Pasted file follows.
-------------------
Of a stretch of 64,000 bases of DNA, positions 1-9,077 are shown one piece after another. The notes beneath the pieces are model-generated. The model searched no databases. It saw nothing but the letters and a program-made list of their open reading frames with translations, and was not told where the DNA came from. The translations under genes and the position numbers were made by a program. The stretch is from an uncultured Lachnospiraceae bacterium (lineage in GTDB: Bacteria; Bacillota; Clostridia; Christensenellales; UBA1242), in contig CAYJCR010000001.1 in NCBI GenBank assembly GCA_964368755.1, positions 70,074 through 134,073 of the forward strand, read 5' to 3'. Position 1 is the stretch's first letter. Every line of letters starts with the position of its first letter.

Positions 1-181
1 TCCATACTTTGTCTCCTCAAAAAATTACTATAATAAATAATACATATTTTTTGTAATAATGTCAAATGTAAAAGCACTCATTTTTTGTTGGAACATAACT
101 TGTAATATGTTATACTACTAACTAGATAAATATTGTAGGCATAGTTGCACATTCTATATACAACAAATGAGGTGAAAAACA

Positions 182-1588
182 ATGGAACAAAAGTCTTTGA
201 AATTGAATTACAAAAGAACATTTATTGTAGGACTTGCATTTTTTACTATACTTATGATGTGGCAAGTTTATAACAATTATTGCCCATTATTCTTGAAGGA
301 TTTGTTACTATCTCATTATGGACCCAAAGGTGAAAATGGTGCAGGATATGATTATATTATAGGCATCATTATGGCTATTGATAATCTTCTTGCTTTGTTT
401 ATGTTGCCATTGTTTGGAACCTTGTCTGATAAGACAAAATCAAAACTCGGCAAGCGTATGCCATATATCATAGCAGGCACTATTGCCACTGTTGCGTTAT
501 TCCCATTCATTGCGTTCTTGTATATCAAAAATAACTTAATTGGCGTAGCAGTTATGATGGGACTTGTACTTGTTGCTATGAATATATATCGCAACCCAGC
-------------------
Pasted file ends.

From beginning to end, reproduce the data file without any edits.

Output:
Of a stretch of 64,000 bases of DNA, positions 1-9,077 are shown one piece after another. The notes beneath the pieces are model-generated. The model searched no databases. It saw nothing but the letters and a program-made list of their open reading frames with translations, and was not told where the DNA came from. The translations under genes and the position numbers were made by a program. The stretch is from an uncultured Lachnospiraceae bacterium (lineage in GTDB: Bacteria; Bacillota; Clostridia; Christensenellales; UBA1242), in contig CAYJCR010000001.1 in NCBI GenBank assembly GCA_964368755.1, positions 70,074 through 134,073 of the forward strand, read 5' to 3'. Position 1 is the stretch's first letter. Every line of letters starts with the position of its first letter.

Positions 1-181
1 TCCATACTTTGTCTCCTCAAAAAATTACTATAATAAATAATACATATTTTTTGTAATAATGTCAAATGTAAAAGCACTCATTTTTTGTTGGAACATAACT
101 TGTAATATGTTATACTACTAACTAGATAAATATTGTAGGCATAGTTGCACATTCTATATACAACAAATGAGGTGAAAAACA

Positions 182-1588
182 ATGGAACAAAAGTCTTTGA
201 AATTGAATTACAAAAGAACATTTATTGTAGGACTTGCATTTTTTACTATACTTATGATGTGGCAAGTTTATAACAATTATTGCCCATTATTCTTGAAGGA
301 TTTGTTACTATCTCATTATGGACCCAAAGGTGAAAATGGTGCAGGATATGATTATATTATAGGCATCATTATGGCTATTGATAATCTTCTTGCTTTGTTT
401 ATGTTGCCATTGTTTGGAACCTTGTCTGATAAGACAAAATCAAAACTCGGCAAGCGTATGCCATATATCATAGCAGGCACTATTGCCACTGTTGCGTTAT
501 TCCCATTCATTGCGTTCTTGTATATCAAAAATAACTTAATTGGCGTAGCAGTTATGATGGGACTTGTACTTGTTGCTATGAATATATATCGCAACCCAGC